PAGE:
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S.L. Rook, M. Yamagata, R. Gundel, M. White, G.L. King, L.P. Aiello; Vitreous But Not Plasma Concentrations of Bactericidal/Permeability–Increasing Protein (BPI) May Be Associated with Quiescent Proliferative Diabetic Retinopathy. . Invest. Ophthalmol. Vis. Sci. 2004;45(13):4122.
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© ARVO (1962-2015); The Authors (2016-present)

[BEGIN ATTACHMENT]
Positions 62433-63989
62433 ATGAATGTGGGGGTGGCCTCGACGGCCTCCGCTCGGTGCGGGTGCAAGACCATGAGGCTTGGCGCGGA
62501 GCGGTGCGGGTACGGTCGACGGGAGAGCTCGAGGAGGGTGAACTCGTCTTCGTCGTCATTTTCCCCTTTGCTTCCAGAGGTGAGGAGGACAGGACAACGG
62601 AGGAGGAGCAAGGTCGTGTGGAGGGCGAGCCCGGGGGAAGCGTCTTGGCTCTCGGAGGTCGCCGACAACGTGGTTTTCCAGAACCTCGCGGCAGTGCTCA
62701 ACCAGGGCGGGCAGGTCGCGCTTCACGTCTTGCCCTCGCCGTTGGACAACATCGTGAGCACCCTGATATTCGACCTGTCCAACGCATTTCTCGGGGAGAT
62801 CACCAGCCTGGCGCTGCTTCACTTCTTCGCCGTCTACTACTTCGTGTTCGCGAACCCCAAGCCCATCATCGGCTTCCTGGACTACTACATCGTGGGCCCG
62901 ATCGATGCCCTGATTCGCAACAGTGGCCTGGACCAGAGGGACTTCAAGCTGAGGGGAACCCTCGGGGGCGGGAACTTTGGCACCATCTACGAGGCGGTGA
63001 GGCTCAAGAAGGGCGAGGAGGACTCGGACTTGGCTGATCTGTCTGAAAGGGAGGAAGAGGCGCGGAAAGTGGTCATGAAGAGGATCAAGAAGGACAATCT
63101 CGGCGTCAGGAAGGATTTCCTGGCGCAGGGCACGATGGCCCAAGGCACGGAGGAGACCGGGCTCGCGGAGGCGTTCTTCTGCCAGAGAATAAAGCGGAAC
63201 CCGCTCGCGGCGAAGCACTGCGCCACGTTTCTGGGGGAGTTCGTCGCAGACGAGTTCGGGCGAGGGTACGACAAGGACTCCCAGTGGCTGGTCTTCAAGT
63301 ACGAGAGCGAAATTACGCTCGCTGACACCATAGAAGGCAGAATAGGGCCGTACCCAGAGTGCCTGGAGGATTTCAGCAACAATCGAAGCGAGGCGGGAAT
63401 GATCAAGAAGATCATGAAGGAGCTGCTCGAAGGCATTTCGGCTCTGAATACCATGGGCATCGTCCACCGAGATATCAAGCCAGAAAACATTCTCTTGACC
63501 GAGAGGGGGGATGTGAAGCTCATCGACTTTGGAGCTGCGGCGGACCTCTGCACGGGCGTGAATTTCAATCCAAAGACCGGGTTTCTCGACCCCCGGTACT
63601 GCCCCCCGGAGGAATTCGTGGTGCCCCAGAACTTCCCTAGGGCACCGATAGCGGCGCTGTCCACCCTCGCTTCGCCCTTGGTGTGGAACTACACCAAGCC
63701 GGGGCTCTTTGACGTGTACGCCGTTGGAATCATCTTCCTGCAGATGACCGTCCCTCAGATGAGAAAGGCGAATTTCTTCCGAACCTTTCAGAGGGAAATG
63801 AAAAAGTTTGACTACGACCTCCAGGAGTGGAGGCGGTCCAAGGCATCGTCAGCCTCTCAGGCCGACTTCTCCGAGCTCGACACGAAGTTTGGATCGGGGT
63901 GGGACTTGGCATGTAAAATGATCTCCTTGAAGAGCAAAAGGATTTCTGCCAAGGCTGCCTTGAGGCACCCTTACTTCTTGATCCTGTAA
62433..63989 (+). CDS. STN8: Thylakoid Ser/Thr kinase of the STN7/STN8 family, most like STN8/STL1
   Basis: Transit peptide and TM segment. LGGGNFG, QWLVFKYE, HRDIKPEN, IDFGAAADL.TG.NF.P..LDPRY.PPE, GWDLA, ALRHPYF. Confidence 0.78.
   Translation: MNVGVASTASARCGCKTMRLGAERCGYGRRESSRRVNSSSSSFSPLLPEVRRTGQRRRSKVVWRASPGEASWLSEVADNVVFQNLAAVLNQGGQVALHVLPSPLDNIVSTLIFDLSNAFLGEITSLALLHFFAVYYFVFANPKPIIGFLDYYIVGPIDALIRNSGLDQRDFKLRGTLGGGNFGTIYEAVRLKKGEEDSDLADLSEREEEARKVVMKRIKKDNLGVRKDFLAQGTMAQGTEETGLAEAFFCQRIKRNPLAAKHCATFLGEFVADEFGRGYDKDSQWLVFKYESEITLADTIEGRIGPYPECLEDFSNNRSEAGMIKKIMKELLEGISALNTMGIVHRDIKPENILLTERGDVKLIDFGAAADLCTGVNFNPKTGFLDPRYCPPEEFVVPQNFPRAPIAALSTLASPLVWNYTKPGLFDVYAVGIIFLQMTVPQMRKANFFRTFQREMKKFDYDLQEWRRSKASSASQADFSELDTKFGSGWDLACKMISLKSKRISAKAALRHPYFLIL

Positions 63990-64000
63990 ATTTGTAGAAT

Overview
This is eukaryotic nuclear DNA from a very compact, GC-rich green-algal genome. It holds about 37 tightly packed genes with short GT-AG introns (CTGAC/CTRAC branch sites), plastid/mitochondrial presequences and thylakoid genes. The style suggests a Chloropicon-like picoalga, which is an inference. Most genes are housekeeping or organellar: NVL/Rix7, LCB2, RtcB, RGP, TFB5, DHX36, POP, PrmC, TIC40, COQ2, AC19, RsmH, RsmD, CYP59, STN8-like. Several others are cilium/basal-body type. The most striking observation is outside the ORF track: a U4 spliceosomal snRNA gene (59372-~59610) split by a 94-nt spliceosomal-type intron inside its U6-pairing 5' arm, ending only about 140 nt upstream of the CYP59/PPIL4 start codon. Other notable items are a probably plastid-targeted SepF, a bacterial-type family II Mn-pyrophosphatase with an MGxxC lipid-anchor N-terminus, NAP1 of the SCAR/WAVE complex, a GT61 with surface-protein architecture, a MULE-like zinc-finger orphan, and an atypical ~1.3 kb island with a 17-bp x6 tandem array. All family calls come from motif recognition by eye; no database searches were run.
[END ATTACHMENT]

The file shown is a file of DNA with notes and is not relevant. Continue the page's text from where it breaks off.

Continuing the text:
Purpose: Bactericidal/Permeability–Increasing Protein (BPI), a 55–kDa cationic protein initially found in the azurophilic granules of neutrophils, has been shown to have anti–angiogenic properties. We evaluated the presence and concentration of BPI in the vitreous and the plasma of patients with various levels of diabetic retinopathy to determine the role of BPI in this disorder. Methods: Undiluted vitreous (28 patients) and plasma (40 patients) were collected and frozen at –80oC until assayed. BPI was measured using a capture ELISA with 0.055+0.062 ng/ml detection limit. Retinopathy level was determined according to the ETDRS clinical classification system. Bovine retina and primary cultures of bovine retinal pericytes (BRPC), endothelial cells (BREC), and pigment epithelial cells (BRPE) were analyzed for BPI expression using RT–PCR. Results: BPI was detected more frequently in vitreous of patients with quiescent proliferative diabetic retinopathy (33%, QPDR) than in those with active PDR (12.5%), nonproliferative DR (0%, NPDR) or nondiabetic patients (0%, NDM). In eyes with detectable BPI, concentrations were 3.4 fold higher in patients with QPDR than PDR (0.525 ng/ml+0.09 vs 0.155 ng/ml+0.017, p=0.094) and higher than in NPDR (p=0.012) or NDM (p=0.001). BPI was detectable in the serum of most patients (75%, 73%, 63% & 66% for QPDR, PDR, NPDR and NDM, respectively) without statistically significant differences between groups. Serum concentrations also were not statistically different, ranging from 0.520+0.134 to 0.566+0.117 ng/ml. BPI mRNA expression was detected in bovine retina and primary cultures of BRPE, BRPC and BREC cells. BPI was most prominently expressed in BRPE. Conclusions: These data are the first to demonstrate BPI in the vitreous, retina and cultured retinal cells, suggesting a previously unappreciated retinal origin of BPI. Vitreous concentrations of BPI appear independent of plasma concentration and increased vitreous BPI may be associated with quiescence of proliferative diabetic retinopathy.
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